And the deals keep getting bigger. Corporate watchdog Good Jobs First has recorded hundreds of “megadeals,” like the $5.6 billion that New York State gave Alcoa, or the nearly $9 billion that Boeing extracted from the Washington state legislature. These colossal packages carry with them an average cost-per-job of nearly $500,000. So Trump’s Carrier compact, at about $9,000 per job, is a comparative bargain.


Advocates of subsidies insist they create jobs, but at best that’s hard to prove. There’s rarely proper follow-up, so it’s usually impossible for citizens to assess whether the tax breaks they paid for are delivering as promised.

The numbers that can be ferreted out are unimpressive. Missouri’s incentive program, initiated in 2005, promised some 46,000 jobs—but only 7,100 had materialized by late 2012. The state nonetheless doubled down and committed to a record $629 million in tax credits that year. “Missouri’s economic development strategy,” the editors of the St. Louis Post-Dispatch wrote scornfully, “is this: Listen to pitch from guys in suits. Give them money. Promise jobs. Say nothing when jobs don’t appear.”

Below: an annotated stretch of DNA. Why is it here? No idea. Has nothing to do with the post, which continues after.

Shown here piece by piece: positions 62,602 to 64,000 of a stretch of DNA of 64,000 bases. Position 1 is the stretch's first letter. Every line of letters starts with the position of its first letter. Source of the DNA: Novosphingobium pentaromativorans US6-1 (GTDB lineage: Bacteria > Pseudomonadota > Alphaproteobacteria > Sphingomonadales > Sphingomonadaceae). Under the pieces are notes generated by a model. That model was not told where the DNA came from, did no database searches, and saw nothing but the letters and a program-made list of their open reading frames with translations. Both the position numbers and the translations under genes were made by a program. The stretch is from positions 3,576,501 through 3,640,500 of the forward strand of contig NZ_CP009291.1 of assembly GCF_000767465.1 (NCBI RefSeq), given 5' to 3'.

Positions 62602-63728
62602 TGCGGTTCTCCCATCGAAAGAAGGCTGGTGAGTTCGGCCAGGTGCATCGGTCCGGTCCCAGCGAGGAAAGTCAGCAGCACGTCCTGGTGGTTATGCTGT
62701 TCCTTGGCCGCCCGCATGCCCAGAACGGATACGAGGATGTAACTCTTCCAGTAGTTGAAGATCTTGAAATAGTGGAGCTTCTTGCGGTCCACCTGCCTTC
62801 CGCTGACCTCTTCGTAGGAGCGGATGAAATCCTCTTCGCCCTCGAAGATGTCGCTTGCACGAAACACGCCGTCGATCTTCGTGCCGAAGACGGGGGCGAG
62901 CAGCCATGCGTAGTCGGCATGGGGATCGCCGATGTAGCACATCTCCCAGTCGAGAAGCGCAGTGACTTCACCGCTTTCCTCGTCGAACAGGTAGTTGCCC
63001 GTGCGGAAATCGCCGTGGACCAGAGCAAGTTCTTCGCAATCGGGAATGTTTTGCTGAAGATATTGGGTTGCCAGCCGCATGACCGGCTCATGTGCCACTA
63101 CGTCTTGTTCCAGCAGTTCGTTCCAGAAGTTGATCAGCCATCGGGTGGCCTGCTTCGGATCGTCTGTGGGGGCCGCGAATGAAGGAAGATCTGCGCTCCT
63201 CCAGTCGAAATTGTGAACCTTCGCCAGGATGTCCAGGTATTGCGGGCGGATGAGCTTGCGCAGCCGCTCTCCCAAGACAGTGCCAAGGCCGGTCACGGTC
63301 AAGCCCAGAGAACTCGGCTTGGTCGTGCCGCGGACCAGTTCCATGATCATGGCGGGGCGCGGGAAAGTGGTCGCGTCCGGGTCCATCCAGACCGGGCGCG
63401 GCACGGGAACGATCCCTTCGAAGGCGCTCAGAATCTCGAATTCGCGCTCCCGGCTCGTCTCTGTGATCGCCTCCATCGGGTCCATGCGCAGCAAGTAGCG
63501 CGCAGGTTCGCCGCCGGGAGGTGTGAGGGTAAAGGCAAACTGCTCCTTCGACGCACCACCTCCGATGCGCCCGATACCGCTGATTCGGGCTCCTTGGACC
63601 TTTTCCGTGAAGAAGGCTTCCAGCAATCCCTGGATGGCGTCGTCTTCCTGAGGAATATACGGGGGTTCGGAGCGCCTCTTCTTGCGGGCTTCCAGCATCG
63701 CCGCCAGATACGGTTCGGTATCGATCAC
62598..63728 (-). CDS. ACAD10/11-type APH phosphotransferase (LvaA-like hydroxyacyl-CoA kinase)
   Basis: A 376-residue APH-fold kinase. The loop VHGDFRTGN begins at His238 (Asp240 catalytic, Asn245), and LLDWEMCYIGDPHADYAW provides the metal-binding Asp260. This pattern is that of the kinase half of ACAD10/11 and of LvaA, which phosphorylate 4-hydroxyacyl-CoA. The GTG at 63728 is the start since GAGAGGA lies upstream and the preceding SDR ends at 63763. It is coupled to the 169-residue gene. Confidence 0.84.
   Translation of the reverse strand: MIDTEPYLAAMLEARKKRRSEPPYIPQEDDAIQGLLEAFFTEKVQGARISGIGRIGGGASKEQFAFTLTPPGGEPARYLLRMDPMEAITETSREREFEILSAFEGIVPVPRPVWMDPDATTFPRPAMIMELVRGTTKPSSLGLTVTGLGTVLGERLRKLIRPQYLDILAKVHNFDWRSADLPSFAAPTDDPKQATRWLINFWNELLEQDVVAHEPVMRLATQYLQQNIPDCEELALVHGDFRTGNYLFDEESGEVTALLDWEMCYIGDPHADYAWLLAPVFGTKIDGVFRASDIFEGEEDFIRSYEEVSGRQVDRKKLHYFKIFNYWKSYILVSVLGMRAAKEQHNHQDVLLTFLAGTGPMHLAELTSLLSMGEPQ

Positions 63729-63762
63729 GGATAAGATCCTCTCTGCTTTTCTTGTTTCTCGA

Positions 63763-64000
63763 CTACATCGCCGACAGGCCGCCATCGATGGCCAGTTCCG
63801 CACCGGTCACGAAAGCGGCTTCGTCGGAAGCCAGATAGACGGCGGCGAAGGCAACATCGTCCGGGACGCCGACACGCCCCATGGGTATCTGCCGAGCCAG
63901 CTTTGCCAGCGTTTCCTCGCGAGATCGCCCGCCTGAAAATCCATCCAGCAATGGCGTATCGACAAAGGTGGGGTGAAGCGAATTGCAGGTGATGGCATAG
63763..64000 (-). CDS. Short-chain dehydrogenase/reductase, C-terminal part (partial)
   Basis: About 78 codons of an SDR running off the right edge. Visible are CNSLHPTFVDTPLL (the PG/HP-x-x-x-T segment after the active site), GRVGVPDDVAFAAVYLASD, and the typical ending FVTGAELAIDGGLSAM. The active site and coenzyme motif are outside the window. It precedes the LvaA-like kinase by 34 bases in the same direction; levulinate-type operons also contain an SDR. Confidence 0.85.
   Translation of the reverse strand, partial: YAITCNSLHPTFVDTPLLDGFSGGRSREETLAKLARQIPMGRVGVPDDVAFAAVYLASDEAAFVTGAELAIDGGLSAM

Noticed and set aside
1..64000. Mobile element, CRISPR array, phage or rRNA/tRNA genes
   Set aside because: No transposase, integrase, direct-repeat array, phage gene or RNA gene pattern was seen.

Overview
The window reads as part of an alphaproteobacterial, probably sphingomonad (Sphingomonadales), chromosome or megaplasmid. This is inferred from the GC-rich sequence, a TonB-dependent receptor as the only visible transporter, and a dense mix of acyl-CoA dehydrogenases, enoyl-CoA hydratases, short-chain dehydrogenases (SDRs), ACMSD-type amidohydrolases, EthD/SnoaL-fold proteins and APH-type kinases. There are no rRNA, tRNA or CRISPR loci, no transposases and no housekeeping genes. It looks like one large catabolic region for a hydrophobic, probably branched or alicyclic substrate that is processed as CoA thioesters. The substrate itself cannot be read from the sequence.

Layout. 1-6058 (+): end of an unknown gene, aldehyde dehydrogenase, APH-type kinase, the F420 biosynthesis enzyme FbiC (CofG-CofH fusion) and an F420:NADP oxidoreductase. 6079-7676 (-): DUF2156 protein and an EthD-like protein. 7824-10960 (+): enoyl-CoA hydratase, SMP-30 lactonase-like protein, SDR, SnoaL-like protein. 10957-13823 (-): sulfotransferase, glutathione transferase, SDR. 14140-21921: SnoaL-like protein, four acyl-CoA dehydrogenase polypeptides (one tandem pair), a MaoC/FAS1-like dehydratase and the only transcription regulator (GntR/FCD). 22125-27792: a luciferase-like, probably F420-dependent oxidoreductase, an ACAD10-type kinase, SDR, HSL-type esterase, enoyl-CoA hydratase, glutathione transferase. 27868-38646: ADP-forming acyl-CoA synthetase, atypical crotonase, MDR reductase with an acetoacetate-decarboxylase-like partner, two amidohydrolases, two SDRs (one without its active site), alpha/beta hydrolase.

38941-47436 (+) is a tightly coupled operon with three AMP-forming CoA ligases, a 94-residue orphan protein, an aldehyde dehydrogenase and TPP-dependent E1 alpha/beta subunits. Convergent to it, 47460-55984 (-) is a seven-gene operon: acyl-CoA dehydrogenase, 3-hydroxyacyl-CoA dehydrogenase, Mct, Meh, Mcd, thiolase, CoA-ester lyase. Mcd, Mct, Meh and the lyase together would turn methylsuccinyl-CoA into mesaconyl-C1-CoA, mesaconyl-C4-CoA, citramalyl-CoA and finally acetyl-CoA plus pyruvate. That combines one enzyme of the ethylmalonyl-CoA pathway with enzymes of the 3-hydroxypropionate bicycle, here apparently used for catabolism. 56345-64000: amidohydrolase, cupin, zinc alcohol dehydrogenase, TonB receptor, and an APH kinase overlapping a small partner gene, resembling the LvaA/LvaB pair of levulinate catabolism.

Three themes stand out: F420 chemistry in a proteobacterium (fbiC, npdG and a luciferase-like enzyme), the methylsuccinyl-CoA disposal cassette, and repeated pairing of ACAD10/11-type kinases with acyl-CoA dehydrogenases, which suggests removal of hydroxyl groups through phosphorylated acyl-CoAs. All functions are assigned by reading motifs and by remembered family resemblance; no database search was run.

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Or, even worse, subsidies go to corporations that make existing jobs vanish. In 2011 Mitsubishi received $29 million in incentives for pledging to keep its factory open in Normal, Illinois. Four years later the plant closed anyhow, putting 1,200 United Auto Workers members out of work. By the terms of the deal, Mitsubishi was not obliged to pay the state back.

And these subsidies underwrite labor’s biggest antagonists. Union-buster Walmart has received over $1.2 billion in taxpayer assistance. Boeing, when it threatened to move, forced concessions from the Machinists with one hand while pulling in tax breaks with the other. Caterpillar, subsidized in several states, has frozen wages, slashed benefits, and locked out its employees. (Adding insult to injury, Cat’s lavishly compensated CEO frequently complains that his own taxes are too damn high.)